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There’s no doubt switched-on night owls are already aware of Bamao Yendé’s work alongside his Boukan Records team: they’ve promoted atmospheres in Paris which were previously marginalized in the capital, between Garage House, Peckham broken beat, Kuduro, Highlife and Batida from the four corners of Africa via Lisbon and ebullient house tuned to the global sound-system.  The young producer-curator from Cergy is implicitly driven by one and only intention: to break down the barriers that exist in nightlife by cueing up bangers released on his label and destroying dance floors by playing some of the warmest (black) music produced these last decades. Graduating from the most underground clubs to main festivals in a few months, constantly working on his next EPs, there’s no doubt his mission will be highly successful.

Can you describe a musical epiphany, a moment connected to music that is important to you?

If I must recall one in particular, I think the time I heard Roy Davis Jr.’s Gabriel for the first time, something clicked, like, a new door had opened in front of me. I was particularly happy; it was a turning point in my life – in my learning and my musical discoveries. Until that point, I had never heard electronic music with vocals so captivating, so close to R’n’B. You can say that this is the first track that made me love UK garage. It’s one of my favourite tracks.

Kuduro, batida, garage house all find place in your work – music without geographical boundaries; spread across different continents. Can you talk about which elements and styles of music do you look for and how you produce?

So, yes, there are a lot of different styles and genres in my work, both when I work as a DJ or a producer. I draw a lot of influences from the African continent: from Kwaito from South Africa; Angola or off-cuts from the Ivory Coast. You can feel it in my production work – the drum has a very important place in my songs, they are practically articulated around the drums. On top of this, there are my influences from UK garage, with the subs and the break side. I grew up with American rap and R’n’B from the period of 1995 to 2005 with all the R’n’B, hip hop divas… Boom bap – Jay Dilla was and still is a great influence. In my productions, I try to draw a little from each of my influences and to translate them in my own musical language. I have several production aliases. Depending on the specific alias I work under, I put more emphasis on one style or another.

You run a label called Boukan Records. Can you talk about the imprint – its A&R, philosophy and future?

I created Boukan Records about two years ago. When I set it up, I wanted to create a label for those to whom the vibe of the music is the most important, without distinction of genre or style. A label where R’n’B, drums tools, house music and baile funk all rub shoulders. I wanted the label to be like the parties that are organized in Paris, my DJ sets, my friends… But I think we can extrapolate it to a whole generation that can go to a club or a warehouse and listen to electronic music all night, and meet up after listening to Jennifer Lopez and it’s not a problem for anyone. I want Boukan Records to flirt with electronic music but also with hip hop culture and African music. The label is tied to, but is also equidistant from these 3 poles with a leitmotif “100% Fun 100% Faya 200% Love”.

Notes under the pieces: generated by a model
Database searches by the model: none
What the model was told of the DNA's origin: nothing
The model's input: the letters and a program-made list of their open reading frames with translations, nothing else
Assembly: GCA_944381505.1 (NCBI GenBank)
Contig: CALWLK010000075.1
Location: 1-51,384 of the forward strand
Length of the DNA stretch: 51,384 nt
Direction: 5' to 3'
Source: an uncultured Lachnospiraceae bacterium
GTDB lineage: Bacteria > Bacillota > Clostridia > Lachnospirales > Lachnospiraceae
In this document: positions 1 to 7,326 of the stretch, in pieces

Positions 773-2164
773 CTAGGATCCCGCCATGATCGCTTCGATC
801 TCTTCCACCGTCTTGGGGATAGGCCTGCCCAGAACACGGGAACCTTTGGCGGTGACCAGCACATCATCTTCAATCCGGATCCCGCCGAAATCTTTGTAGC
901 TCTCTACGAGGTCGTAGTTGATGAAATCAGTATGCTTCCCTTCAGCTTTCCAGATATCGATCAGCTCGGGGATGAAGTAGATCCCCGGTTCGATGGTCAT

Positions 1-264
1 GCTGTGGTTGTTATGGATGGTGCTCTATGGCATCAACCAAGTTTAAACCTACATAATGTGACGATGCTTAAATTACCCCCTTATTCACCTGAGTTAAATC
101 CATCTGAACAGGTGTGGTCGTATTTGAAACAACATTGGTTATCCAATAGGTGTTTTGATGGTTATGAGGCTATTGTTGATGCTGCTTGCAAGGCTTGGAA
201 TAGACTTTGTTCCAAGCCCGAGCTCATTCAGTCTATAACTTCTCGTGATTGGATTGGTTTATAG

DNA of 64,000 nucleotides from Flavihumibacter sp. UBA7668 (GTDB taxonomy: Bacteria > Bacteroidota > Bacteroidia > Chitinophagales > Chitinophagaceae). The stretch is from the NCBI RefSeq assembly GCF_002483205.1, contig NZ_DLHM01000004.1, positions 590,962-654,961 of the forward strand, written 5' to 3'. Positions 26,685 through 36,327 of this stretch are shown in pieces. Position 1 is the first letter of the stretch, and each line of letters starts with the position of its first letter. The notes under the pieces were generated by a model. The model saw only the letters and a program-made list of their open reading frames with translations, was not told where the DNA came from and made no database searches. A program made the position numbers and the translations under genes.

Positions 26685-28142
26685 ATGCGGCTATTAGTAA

You are based in Paris. Can you describe the scene you are part of there?

The current Parisian scene is rich and in turmoil. There are many collectives that have this openness to some extent, and that are juggling between genres in their outings and events. I can mention the Parisian collective La Créole. The new ballroom labels like to merge dancehall and footwork.

Is music your full-time activity? If so, can you describe your usual day?

Yes, I am very lucky; music allows me to live and to pay my rent every month. I have the chance to devote myself to it 100%. In general, I wake up early, usually with R’n’B, then comes the moment to awake fully and to be really alert – I respond to emails about the label, etc., then I work with my machines or I do sound mixing for about 3 or 4 hours. After that, I make more sounds with my friends of NYOKŌ BOKBAË, a new project that I produce beats for. Then we usually go to the bar of our friends where we check out concerts and get some fresh air into our lungs and decompress a little. After that, I go home and I listen to the work done during the day with different ears, I make changes, I acknowledge the structures. I like to work this time of the day. Most people sleep, but I find that I’m more focused, my phone rings less, there are way less distractions and temptations at these hours. And then I go to bed in the early morning.

As both a producer and label owner/curator, how do you view the music industry and independent culture as such nowadays?

As a producer, what motivates me is the love for music and my desire to create and disseminate the vibe I believe in. As a label boss, I must try to represent the artists with whom I decided to collaborate as best as possible by respecting their desires and wishes while trying to bring them the maximum possible exposure. After all, we can’t really make a living from streams, especially a label of our scale, but we try to organize parties to sustain a certain spirit around the label, to create a community that supports us and is faithful to us. Our audience is very dear to us and it is for them that we get up in the morning to make beats.

By Lucia Udvardyova

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Photos: SHAPE @ CTM 2019